President Goodluck Jonathan has been urged to seek another four year tenure in 2015 with an assurance of support from the south-east zone.
The president who was on a one-day visit to Anambra State yesterday was assured by the state governor Mr. Peter Obi that if he decides to go for another tenure to complete his work, he will get the backing of the people of the state.
Governor Peter Obi assured Jonathan that he is very much loved by the people of the state, and that they do not regret voting for him.
Businessman, Arthur Eze also said that since it is constitutional for presidents to take two tenures of four years each, Jonathan should not shortchange himself or disappoint his supporters by refusing to go for another tenure: "Obasanjo took eight years; we are calling on you to take another four years as one term is too short for you to finish the job you have at hand. You can consider giving power to the north after your eight years, so that they will return it to the south-east after their own eight years," Eze stated.
Jonathan in his remarks described the south-east as where he has the most popularity even though his posters were torn and some of his campaign offices burnt during the 2011 presidential campaigns. "The only time a youth was caught tearing my poster, it turned out that he was removing it to paste in his house. I feel like I am in my home any time I am in the south-east, particularly in Onitsha. I can walk around without security," he said.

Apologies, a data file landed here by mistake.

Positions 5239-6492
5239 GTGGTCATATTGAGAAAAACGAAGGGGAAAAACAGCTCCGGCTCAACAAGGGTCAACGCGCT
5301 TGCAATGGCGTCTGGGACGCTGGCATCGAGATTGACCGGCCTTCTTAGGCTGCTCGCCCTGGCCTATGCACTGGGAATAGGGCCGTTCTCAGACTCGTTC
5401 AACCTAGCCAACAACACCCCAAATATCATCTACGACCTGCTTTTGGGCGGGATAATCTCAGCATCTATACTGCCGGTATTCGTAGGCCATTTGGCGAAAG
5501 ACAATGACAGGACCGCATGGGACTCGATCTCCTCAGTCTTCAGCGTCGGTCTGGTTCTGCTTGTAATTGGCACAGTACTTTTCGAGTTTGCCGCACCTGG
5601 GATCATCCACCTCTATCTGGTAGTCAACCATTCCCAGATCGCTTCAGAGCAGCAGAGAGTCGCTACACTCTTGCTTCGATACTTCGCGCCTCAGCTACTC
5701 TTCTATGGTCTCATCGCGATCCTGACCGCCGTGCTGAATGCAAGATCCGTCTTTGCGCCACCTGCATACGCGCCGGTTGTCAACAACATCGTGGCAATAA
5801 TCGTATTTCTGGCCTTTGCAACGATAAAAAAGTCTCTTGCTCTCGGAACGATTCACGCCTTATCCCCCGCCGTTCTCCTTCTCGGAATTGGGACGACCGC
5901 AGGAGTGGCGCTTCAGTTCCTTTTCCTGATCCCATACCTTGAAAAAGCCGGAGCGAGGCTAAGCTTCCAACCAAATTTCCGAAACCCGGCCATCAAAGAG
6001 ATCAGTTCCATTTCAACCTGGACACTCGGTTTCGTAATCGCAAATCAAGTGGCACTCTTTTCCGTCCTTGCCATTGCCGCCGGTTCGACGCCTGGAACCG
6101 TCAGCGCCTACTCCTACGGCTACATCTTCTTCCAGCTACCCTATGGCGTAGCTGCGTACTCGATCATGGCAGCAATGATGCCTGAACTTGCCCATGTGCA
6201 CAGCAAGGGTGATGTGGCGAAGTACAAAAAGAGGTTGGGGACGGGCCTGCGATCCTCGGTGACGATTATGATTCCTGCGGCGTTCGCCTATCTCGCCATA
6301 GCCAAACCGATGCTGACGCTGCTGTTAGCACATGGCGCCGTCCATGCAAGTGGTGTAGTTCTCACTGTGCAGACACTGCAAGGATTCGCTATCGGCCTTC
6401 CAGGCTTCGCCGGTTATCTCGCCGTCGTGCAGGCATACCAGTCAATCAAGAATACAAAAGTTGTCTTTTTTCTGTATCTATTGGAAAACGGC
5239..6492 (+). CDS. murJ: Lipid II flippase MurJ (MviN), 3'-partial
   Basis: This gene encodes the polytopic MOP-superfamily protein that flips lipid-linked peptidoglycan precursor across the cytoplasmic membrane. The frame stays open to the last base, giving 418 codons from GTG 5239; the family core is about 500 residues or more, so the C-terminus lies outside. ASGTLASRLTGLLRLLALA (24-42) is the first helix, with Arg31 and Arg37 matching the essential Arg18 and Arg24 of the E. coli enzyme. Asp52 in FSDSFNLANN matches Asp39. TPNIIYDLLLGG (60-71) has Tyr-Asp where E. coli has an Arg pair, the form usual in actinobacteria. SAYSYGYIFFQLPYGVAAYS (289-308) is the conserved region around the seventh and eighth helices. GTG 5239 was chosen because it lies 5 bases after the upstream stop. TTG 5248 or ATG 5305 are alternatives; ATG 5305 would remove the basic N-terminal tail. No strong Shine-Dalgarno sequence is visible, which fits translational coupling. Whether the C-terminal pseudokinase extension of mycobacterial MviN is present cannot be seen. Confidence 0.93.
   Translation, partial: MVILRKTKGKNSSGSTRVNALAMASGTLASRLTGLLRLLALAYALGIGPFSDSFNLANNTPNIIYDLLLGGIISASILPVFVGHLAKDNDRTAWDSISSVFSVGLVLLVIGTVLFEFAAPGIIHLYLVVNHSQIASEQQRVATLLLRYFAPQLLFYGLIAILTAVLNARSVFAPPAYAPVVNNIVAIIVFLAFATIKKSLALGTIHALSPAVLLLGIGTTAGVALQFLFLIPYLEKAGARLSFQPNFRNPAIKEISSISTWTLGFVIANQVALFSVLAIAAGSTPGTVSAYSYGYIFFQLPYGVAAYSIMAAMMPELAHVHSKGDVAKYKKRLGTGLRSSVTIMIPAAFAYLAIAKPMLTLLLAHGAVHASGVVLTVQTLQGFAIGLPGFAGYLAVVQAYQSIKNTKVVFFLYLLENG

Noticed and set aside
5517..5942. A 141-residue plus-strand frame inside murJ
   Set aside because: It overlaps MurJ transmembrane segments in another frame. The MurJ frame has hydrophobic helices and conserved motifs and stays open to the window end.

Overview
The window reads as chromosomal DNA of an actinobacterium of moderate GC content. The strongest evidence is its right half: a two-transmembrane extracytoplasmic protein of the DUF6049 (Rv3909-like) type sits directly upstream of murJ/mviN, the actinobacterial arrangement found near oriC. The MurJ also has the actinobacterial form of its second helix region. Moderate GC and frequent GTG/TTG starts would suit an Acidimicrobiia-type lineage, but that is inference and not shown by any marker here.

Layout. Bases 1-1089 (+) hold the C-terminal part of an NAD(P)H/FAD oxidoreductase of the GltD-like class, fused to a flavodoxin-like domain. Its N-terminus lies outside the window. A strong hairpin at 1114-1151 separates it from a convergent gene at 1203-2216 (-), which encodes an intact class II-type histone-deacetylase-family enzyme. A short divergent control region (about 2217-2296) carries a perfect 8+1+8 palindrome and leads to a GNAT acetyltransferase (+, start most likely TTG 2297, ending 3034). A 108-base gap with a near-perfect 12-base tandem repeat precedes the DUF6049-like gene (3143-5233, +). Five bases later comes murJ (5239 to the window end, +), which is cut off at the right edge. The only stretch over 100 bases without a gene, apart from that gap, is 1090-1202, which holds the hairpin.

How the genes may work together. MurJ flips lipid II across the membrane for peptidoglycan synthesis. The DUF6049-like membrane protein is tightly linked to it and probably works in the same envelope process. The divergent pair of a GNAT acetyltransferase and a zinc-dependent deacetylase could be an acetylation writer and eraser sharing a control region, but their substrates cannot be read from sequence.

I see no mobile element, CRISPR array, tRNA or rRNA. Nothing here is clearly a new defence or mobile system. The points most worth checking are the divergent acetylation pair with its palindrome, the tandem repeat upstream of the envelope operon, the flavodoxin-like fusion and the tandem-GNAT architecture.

He pointedly referred to the people of the south-east as "my people", saying that he even instructed his security men "not to push anybody today because they are all my people".
In yet another twist to the resignation of Prof. Barth Nnaji from the federal cabinet, the president declared that the minister did no wrong. "Let me use this opportunity to say that Professor Nnaji did not do anything wrong," the president told his audience at a town hall meeting in Onitsha he addressed on arrival for a one-day official visit to Anambra State.
The former minster "decided to step aside", he said, indicating that it was a voluntary resignation rather than a sack. "He did not commit any offence", he restated.
According to the president, "It is just that integrity is our watchword and when people came to say this or that, he decided to step aside."
He said Nnaji's departure would not affect his administration's commitment to power sector transformation as the search was already on "for another very qualified person to man that office" but he could not assure the south-east of producing Nnaji's replacement.